Alibaba Sees More China-Hollywood Deals After Its ‘Green Book’ Win
(Bloomberg) -- After becoming the first Chinese internet company to back a best picture Oscar winner, Alibaba Group Holding Ltd. is eyeing more Hollywood movies. The company also expects that more U.S. goods and services will be imported into China, and that the U.S. trade deficit with China will narrow.
Joe Tsai, Alibaba’s executive vice chairman, said in an interview with Bloomberg TV that he was cautiously optimistic that a trade deal between the two countries will be reached. He also said that Chinese domestic consumption has become a bigger part of China’s economy, driving imports.
“China is going to be more open for imports, not just in goods, but also in services, including content,” Tsai said.
Those imports include movies. Hollywood studios have been hoping for an increase in the number of American films allowed into China, which is expected to soon overtake the U.S. as the world’s biggest box office market, and to increase its share of global ticket revenue.
Sunday’s Oscar winner, “Green Book,” is an example of the quality of the productions the e-commerce giant wants to be involved with, Tsai said. Alibaba has invested for several years in individual films like installments of the “Mission: Impossible” franchise. Other Chinese companies such as Perfect World Co. have backed portfolios of films.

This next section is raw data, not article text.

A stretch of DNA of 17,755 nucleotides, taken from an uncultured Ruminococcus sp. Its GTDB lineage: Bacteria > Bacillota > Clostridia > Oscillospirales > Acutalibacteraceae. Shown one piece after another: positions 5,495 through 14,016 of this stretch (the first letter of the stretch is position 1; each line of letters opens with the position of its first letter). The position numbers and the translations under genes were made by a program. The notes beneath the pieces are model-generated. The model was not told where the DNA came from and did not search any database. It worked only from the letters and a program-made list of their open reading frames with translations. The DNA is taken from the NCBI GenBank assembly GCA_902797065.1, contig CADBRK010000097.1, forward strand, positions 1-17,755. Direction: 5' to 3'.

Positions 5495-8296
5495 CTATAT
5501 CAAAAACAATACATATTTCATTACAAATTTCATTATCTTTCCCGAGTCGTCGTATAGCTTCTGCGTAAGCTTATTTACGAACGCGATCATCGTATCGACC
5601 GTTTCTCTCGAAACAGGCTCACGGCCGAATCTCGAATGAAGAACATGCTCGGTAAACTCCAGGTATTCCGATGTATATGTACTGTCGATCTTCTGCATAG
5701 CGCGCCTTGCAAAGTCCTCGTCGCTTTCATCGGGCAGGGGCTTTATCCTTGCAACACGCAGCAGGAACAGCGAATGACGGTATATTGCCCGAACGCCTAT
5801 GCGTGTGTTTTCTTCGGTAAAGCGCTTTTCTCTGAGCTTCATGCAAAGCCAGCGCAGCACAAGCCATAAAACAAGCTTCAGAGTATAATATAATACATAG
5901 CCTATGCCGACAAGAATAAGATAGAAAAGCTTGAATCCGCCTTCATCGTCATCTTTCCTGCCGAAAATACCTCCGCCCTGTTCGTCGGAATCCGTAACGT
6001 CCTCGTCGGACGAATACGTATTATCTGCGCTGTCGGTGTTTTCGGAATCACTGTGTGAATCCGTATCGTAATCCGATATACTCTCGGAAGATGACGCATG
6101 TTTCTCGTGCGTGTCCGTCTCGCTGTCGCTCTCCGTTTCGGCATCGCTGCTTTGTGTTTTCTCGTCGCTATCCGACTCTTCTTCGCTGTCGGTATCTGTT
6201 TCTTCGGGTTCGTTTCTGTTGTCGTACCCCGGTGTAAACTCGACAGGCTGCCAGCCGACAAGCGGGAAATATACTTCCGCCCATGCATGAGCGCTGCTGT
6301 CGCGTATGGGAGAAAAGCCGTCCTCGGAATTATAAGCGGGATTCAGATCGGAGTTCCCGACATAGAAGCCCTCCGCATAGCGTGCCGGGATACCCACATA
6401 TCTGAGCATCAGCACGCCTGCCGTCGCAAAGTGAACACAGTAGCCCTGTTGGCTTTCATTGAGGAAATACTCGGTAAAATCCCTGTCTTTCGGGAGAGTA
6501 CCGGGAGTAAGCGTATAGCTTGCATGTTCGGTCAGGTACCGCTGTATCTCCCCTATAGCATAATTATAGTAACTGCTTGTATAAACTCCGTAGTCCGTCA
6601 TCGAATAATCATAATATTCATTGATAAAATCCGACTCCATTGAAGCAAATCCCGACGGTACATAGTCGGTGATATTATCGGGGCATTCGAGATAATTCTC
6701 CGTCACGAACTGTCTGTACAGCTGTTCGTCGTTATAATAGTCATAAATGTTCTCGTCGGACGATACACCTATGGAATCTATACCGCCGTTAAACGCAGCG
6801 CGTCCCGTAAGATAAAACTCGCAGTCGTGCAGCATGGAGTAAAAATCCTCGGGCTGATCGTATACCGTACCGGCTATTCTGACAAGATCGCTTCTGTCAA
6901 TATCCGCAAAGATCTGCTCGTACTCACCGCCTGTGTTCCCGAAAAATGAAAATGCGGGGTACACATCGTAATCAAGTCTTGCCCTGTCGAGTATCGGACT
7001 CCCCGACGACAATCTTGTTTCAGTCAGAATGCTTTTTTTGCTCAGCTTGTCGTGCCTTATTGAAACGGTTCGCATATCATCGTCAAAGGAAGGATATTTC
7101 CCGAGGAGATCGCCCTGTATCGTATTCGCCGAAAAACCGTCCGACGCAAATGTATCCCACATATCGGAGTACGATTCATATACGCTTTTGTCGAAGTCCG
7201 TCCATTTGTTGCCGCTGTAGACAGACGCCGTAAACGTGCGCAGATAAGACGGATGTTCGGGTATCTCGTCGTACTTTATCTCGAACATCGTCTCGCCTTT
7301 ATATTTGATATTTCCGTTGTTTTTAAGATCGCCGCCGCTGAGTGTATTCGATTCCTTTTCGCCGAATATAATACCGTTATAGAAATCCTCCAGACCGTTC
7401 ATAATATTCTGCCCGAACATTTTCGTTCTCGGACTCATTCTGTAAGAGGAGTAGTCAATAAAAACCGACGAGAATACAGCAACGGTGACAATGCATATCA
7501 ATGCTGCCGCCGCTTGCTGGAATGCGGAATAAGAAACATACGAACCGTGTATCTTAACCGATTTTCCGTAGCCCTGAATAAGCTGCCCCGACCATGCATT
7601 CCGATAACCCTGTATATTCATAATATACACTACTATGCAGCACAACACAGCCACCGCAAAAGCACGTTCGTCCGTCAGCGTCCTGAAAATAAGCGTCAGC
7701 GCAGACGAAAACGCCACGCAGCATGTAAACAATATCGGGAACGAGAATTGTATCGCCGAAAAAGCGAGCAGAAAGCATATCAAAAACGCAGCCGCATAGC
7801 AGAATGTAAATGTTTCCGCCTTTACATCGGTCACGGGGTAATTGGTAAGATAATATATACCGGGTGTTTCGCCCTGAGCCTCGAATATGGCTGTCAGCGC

“Green Book,” which faced criticism over the accuracy of its handling of real-world events, will open in China on March 1 with tickets for sale on Alibaba’s platforms. “We see the opportunity to bring high-quality content into China,” Tsai said.
Alibaba is a co-financier of “Green Book.” The film was distributed in the U.S. by Universal Pictures.
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